“The bottom line is that nobody deserves to be without a home, especially those who initially left their homes to defend our rights,” he added.

Nationwide, the Department of Veterans Affairs (VA) estimates that one-third of the homeless population has served in the military at one point. Reportedly, the Department of Homeless Services (DHS) estimated that anywhere between 2,000 and 3,500 veterans in New York City are homeless.

Bringing families to the site could run the risk of further crowding school district 24, one of the most overcrowded school districts in the city, Addabbo charged. Changing the site to veterans housing would have minimal effect on the surrounding communities and also address the citywide issue of overcrowded schools.

Even so, Addabbo still believes that there are better uses for the long-defunct warehouse.

“With this Glendale facility, we can repurpose it in a way that helps people but also doesn’t negatively impact the community,” he added. “This site could alternatively also be used as senior housing, school or an animal shelter, as was suggested by a constituent, all of which are lacking in the borough and the city.”

While the DHS intends to address the current homeless crisis, the Cooper Avenue site would not be ready for residents for over a year, the senator noted.

“Keeping the proposal for 78-16 Cooper Ave. as a homeless shelter does not immediately serve anyone,” Addabbo said.

The Glendale and Middle Village communities have been combating the proposed homeless shelter since its inception. Civic and business leaders in both neighborhoods formed the Glendale/Middle Village Coalition for the specific purpose of filing legal action to stop the shelter’s development.

Since its formation, the coalition has raised thousands of dollars to fight the placement of the shelter and have filed an Article 78, an appeal to the city’s Environmental Assessment that it did on the site. The coalition charged the assessment was not complete and wants the city to do a full Environmental Impact study before moving forward with any plans.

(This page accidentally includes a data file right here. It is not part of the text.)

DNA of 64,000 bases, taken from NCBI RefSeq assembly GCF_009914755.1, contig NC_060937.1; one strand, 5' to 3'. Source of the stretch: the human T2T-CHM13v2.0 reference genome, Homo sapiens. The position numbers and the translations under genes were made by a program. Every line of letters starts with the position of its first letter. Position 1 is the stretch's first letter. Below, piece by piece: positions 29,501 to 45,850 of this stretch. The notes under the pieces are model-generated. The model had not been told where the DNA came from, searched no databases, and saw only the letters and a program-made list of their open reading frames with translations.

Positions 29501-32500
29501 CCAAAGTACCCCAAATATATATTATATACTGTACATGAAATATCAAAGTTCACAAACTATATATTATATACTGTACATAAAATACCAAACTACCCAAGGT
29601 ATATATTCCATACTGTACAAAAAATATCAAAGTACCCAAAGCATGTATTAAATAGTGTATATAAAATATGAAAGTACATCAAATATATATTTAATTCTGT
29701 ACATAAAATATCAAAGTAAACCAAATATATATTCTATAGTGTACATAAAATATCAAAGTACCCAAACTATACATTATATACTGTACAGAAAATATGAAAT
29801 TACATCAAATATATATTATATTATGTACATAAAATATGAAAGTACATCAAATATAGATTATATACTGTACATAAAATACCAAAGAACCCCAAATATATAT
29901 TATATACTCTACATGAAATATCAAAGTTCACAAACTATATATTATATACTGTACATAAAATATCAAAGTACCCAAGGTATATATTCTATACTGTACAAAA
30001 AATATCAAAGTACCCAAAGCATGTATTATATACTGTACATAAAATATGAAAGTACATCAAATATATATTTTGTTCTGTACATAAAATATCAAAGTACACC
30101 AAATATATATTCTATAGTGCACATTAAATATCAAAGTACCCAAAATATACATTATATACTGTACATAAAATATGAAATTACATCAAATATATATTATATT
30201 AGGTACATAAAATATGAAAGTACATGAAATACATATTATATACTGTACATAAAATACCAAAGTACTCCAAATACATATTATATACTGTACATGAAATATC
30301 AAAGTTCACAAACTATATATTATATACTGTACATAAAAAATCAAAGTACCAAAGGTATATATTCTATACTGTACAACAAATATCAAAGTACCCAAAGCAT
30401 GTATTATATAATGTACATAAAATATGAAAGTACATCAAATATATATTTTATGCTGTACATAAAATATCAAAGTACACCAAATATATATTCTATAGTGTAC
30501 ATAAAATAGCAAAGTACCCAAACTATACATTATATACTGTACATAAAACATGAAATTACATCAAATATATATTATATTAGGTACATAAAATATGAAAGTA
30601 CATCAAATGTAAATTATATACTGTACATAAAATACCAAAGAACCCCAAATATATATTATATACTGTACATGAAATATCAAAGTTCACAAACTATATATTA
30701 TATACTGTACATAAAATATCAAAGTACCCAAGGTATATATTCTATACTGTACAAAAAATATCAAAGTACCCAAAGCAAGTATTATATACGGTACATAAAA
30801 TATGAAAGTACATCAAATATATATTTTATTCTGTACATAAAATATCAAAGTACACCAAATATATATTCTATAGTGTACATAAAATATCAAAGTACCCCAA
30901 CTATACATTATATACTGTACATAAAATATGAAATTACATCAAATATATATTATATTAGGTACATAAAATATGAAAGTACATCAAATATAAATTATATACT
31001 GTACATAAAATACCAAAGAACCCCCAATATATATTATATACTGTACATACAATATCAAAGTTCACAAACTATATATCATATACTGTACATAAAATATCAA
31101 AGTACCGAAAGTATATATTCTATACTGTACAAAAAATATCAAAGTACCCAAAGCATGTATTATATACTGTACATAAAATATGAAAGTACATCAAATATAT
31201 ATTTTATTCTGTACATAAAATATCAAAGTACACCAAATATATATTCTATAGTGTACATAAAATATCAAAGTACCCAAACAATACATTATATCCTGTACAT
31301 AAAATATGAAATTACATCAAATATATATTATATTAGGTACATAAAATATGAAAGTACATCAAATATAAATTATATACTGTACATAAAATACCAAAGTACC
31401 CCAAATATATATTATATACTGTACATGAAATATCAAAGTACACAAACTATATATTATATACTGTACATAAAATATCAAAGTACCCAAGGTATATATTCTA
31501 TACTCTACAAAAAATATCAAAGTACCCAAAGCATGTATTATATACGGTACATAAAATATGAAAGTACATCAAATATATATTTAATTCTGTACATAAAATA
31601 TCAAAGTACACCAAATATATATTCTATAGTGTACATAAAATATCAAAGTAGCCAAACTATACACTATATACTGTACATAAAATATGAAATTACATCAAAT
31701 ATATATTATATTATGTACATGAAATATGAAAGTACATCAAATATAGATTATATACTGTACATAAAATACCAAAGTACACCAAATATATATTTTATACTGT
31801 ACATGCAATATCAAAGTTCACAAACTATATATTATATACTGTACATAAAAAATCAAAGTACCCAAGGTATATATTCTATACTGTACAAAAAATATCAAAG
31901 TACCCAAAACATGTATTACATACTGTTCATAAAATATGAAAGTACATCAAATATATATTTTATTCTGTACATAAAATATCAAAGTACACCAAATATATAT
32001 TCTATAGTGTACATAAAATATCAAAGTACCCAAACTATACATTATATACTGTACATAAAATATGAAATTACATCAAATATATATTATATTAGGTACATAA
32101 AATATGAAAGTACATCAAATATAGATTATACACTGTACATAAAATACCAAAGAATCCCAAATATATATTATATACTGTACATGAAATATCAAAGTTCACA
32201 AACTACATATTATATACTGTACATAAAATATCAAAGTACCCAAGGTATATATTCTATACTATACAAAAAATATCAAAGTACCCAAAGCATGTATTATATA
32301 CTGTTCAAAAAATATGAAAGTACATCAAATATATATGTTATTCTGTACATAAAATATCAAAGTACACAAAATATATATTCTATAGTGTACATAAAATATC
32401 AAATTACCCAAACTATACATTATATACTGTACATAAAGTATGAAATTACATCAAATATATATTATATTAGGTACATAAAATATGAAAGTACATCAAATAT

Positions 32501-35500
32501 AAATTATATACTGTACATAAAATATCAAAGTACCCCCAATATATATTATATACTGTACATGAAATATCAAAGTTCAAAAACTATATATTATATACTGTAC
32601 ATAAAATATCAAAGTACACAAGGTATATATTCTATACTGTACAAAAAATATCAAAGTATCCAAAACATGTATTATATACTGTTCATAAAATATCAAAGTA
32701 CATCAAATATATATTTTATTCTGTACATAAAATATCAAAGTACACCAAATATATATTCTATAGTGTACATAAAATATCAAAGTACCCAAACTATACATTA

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Queens children’s author visits students at Glendale school


| agiudice@ridgewoodtimes.com

Photo by Anthony Giudice

Students at Glendale’s P.S. 91 Richard Arkwright School got a special treat on Friday when children’s author Dee Ardelean came to read the first installment of her new short story series, “Pup: A Series of Short Tails.”

Principal Victoria Catalano was extremely happy to have Ardelean at the school because it was the kick-off event for a series of authors coming to P.S. 91.

“This is the first one of these that we’ve done,” she said. “It’s kind of exciting since we’ve never done this before.”

Catalano connected with Ardelean through one of the first-grade teachers, Janet Stojic. Stojic and Ardelean were childhood friends and grew up together in Ridgewood, so when she heard Catalano was looking for an author to come to the school, she reached out to Ardelean, who gladly accepted.

“It is important to give back to the community,” Stojic said. “It is important to acknowledge people who grew up in the neighborhood and what they have done and to grow a sense of community.”

Ardelean currently lives in Astoria and really loved growing up in Ridgewood.

“You are exposed to so many places of the world. There is a lot of culture here,” she said of her hometown. “I enjoyed it a lot.”

Ardelean started out by reading her book, which was the first one she has ever written, to the entire first-grade class who laughed along to the story. After the reading was over Ardelean answered questions from the students and asked them what they thought of the story and what might happen in the next book.

“I thought I would pass out but it was easy,” Ardelean said with a laugh. “I am very thankful.” This was her first time doing a book reading and had a mix of emotions.

“I was amazed when they reached out to me to come and read to the students,” she said. “I was both excited and nervous at the same time. It was a real honor being asked to come. I just felt thrilled.”

Ardelean has had a connection with writing since an early age.

“I always wrote stories while I was growing up,” she said. “It was a place I could get lost in and it made my imagination go crazy. I could express myself better.”

To become a writer, “I did it all independently,” she explained. “It is a lot of work, but I enjoy it. I get to be really creative with everything I do.”

Before the first-graders left the auditorium, they were each given a signed copy of Ardelean’s book as a souvenir. Both the kindergarten and second-grade classes also got to attend a reading session and received copies of the book.